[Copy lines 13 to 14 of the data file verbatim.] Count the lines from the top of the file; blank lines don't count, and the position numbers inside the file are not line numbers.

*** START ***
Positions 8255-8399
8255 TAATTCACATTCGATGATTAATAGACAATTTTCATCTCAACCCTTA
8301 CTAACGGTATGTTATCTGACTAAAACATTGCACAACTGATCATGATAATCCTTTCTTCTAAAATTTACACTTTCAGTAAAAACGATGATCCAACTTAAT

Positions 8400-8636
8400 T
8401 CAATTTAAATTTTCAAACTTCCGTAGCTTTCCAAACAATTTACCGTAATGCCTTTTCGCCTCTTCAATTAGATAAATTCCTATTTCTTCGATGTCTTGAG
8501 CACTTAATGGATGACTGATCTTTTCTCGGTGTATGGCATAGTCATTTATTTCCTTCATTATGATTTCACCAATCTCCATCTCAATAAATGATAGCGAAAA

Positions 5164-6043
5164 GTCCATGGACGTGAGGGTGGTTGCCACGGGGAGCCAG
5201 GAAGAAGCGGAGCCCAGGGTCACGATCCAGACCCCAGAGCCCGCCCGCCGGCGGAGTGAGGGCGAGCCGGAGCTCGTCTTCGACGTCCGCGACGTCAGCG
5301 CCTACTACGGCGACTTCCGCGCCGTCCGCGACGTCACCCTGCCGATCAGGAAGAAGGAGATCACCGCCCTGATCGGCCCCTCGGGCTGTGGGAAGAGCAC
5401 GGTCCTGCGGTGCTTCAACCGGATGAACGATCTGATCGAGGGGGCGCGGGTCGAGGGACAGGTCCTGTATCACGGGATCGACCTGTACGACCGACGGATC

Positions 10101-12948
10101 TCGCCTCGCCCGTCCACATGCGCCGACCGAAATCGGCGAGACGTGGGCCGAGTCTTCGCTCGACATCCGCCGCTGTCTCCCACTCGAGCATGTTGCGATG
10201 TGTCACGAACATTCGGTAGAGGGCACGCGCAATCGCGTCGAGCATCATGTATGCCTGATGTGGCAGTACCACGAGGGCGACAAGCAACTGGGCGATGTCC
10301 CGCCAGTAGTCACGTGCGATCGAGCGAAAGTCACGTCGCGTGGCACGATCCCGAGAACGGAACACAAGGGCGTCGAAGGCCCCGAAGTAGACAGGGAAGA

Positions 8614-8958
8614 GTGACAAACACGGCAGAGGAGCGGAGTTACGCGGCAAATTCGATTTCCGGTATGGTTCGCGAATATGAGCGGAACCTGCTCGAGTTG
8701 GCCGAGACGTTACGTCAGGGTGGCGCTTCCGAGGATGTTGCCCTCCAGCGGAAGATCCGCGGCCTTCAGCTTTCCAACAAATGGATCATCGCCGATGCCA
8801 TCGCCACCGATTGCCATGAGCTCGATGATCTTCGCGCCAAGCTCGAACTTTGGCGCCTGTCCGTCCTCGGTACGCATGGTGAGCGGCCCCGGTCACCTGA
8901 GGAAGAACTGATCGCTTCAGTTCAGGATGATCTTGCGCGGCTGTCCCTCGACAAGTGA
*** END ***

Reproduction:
Positions 10101-12948
10101 TCGCCTCGCCCGTCCACATGCGCCGACCGAAATCGGCGAGACGTGGGCCGAGTCTTCGCTCGACATCCGCCGCTGTCTCCCACTCGAGCATGTTGCGATG